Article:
Oil prices facing another wild rollercoaster ride in 2002

Jan. 25, 2002
Oil prices face another wild rollercoaster ride in 2002; price slumps and spikes are equally likely.

The question of the moment is: Will oil prices jump or remain soft in 2002?

The answer is: Yes.

The state of the oil market depends to a great degree on the state of the global economy. If, as many economists believe, the global economy will bounce back in second half 2002, then the production cuts by the Organization of Petroleum Exporting Countries and non-OPEC countries will have served to tighten markets and nudge up prices even if no other factors are considered.

If, as some analysts believe, the economy may be headed for a second recession after an initial recovery, then the outlook for oil demand for the full year is not any better than last's stagnation.

Ironically, the very thing that could cause oil prices to spike unexpectedly by midyear-a Persian Gulf oil supply disruption-could also be the thing that triggers the second phase of that "double-dip" recession. And the geopolitical stars are aligning to suggest that such a supply disruption is all but inevitable. It's just a question of when and for how long.

Thus it's easy-if not pleasant-to contemplate another wild rollercoaster ride for oil prices this year: remaining soft into the second quarter, then spiking up during the third quarter with the supply disruption, then falling back-perhaps into a serious freefall-with the second recessionary dip. Whether the last part of that scenario occurs, of course, depends on the duration of the supply disruption. If it is a serious and protracted supply disruption, oil prices will remain high and thus increase the risk of causing a deep and lengthy recession, which eventually would bring about an oil market crash. If the disruption is short-lived, prospects improve not only for economic recovery but also for returning a measure of relative price stability to oil markets not seen since before the 1990-91 Persian Gulf crisis.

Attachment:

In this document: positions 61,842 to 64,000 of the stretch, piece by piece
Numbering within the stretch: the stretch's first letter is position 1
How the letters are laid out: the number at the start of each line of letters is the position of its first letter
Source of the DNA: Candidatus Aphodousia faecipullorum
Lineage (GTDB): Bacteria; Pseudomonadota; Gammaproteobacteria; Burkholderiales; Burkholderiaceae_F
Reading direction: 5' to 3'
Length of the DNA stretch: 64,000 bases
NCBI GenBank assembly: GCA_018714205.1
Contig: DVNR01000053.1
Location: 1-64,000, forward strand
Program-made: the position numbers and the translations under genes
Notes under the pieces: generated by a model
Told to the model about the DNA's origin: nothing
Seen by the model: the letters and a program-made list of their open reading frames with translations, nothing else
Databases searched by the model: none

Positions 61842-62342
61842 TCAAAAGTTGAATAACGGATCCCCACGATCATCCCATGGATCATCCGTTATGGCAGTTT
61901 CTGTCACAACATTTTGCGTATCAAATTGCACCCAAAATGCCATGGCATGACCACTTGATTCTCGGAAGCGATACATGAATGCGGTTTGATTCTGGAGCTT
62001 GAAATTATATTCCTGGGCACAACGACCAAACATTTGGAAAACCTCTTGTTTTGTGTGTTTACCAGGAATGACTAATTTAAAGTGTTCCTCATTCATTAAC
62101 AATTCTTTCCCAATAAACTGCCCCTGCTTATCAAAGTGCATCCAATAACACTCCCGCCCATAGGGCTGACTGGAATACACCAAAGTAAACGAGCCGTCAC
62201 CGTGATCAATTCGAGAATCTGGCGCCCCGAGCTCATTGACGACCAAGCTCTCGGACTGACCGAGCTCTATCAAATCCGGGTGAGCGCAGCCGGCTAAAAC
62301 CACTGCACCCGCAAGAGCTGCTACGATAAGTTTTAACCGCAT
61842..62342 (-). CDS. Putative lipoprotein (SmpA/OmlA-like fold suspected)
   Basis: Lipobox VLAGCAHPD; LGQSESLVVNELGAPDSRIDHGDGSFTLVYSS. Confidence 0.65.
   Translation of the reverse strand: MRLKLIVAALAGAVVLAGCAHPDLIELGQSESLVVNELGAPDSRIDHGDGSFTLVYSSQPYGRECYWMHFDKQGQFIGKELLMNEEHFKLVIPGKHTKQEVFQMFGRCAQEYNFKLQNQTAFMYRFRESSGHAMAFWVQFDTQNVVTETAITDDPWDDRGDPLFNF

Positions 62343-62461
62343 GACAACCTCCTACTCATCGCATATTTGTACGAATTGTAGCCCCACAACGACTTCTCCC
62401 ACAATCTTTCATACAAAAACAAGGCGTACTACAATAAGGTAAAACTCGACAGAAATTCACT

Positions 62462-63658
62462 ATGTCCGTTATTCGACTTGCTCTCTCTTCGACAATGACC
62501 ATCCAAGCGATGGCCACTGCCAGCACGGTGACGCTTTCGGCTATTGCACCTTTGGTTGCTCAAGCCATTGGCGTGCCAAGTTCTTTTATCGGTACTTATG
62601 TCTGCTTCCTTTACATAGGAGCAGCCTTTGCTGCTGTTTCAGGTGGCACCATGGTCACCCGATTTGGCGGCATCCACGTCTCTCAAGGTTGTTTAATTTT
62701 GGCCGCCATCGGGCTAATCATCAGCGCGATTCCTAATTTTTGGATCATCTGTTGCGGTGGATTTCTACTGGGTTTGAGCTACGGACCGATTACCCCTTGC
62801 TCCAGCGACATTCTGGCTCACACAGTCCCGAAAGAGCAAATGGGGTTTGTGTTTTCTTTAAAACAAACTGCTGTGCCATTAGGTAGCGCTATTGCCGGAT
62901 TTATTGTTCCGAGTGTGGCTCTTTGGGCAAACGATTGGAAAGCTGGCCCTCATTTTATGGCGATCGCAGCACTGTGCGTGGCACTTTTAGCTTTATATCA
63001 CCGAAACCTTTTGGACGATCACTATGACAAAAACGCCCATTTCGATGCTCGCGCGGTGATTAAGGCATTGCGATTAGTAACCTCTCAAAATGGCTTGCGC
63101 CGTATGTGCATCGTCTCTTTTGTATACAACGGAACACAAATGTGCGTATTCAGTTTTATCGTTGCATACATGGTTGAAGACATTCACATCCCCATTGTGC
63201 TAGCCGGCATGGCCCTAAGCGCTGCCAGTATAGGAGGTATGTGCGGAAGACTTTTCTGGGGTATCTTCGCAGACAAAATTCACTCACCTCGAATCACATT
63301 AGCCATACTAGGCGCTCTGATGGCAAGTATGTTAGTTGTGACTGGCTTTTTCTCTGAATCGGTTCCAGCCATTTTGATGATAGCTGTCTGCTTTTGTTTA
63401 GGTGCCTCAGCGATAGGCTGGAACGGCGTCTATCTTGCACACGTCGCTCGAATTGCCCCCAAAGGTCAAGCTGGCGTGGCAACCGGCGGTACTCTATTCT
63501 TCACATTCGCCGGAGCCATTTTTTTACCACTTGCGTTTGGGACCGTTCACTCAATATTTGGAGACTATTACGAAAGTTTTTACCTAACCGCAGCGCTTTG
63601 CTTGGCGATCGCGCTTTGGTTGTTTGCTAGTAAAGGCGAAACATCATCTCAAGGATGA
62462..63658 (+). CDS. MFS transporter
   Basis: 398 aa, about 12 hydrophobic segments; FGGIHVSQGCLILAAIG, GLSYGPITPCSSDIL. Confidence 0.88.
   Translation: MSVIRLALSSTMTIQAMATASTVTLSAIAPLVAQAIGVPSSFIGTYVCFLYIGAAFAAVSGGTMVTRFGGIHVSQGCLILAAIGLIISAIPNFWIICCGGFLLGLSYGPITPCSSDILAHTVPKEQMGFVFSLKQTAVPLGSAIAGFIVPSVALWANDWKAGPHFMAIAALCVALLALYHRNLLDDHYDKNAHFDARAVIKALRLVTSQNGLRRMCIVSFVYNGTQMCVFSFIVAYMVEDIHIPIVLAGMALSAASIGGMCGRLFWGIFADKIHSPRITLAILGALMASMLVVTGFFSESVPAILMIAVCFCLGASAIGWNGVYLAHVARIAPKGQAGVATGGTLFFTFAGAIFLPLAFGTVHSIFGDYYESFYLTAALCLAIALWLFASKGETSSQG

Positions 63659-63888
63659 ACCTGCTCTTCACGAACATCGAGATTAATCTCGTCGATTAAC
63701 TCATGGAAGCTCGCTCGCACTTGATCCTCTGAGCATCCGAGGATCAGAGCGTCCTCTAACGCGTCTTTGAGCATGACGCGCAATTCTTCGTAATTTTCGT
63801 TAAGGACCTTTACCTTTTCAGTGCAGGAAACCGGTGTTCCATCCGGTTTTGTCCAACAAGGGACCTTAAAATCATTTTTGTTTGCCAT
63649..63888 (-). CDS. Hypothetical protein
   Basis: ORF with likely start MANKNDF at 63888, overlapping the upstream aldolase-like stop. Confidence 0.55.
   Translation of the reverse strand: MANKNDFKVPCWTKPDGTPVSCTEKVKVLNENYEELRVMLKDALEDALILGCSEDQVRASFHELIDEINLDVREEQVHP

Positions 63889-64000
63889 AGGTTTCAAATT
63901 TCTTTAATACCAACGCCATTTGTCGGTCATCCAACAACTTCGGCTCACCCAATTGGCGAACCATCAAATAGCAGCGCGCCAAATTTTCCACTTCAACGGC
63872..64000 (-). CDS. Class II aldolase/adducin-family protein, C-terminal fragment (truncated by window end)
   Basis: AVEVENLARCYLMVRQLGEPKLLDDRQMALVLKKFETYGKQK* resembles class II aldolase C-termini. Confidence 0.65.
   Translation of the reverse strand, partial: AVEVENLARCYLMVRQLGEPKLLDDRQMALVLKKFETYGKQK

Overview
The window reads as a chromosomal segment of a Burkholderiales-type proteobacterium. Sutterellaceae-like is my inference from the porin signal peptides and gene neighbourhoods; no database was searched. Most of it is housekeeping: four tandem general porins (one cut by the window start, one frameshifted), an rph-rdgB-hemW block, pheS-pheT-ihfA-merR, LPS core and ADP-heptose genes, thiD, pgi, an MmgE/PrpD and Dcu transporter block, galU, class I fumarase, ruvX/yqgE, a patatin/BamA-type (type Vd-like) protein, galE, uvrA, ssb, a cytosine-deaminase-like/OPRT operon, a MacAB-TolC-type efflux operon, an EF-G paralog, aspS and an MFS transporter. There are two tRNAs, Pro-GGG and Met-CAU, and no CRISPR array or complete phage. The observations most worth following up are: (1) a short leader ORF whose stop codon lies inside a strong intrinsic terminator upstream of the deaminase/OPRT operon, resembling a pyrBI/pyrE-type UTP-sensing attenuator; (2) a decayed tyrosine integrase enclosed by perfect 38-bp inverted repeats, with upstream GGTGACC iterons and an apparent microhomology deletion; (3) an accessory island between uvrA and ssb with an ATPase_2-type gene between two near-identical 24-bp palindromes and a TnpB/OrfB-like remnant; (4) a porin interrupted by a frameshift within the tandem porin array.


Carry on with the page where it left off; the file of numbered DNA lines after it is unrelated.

OPEC, non-OPEC cuts

For the moment, it's a waiting game. Oil markets are watching OPEC to see how closely its members toe the line on pledges to cut output. At the same time, they're keeping an eye on non-OPEC oil exporters-with an especially close eye on Russia-to see if those cuts come through as promised.

Russia is the chief concern here, as the threat of a market share war late last arose mainly over Saudi ire at Russia's growing market share. Another factor is that Russia's pledge of cuts may prove to be a bit disingenuous, because there is always a seasonal decline in Russian exports this time of year with weather-related logistical constraints. And Vladimir Putin seems to be playing a cagey end game with the US and Saudi Arabia-ostensibly deferring to the Saudis with what amounts to moot cuts while courting the US over the situation with Iraq and positioning his country as a reliable oil supply alternative to the Middle East. With US-Saudi tensions already simmering, Riyadh's patience with this end game may be thinning.

OPEC members are unlikely to fully comply with the pledged cuts, especially if Brent stays near $18/bbl, says Centre for Global Energy Studies. But that may be just as well, the London think tank says, because the global economy needs a period of lower prices to stimulate growth.

What OPEC's action accomplished was to put the brakes on a looming oil price collapse. OPEC ministers have claimed that the cuts were needed not so much to spike prices up to their targeted price band level but to keep oil stocks from increasing too fast in the first quarter and sending oil prices crashing toward $10/bbl in the second quarter. The group has suspended its $22-28/bbl price band mechanism for now.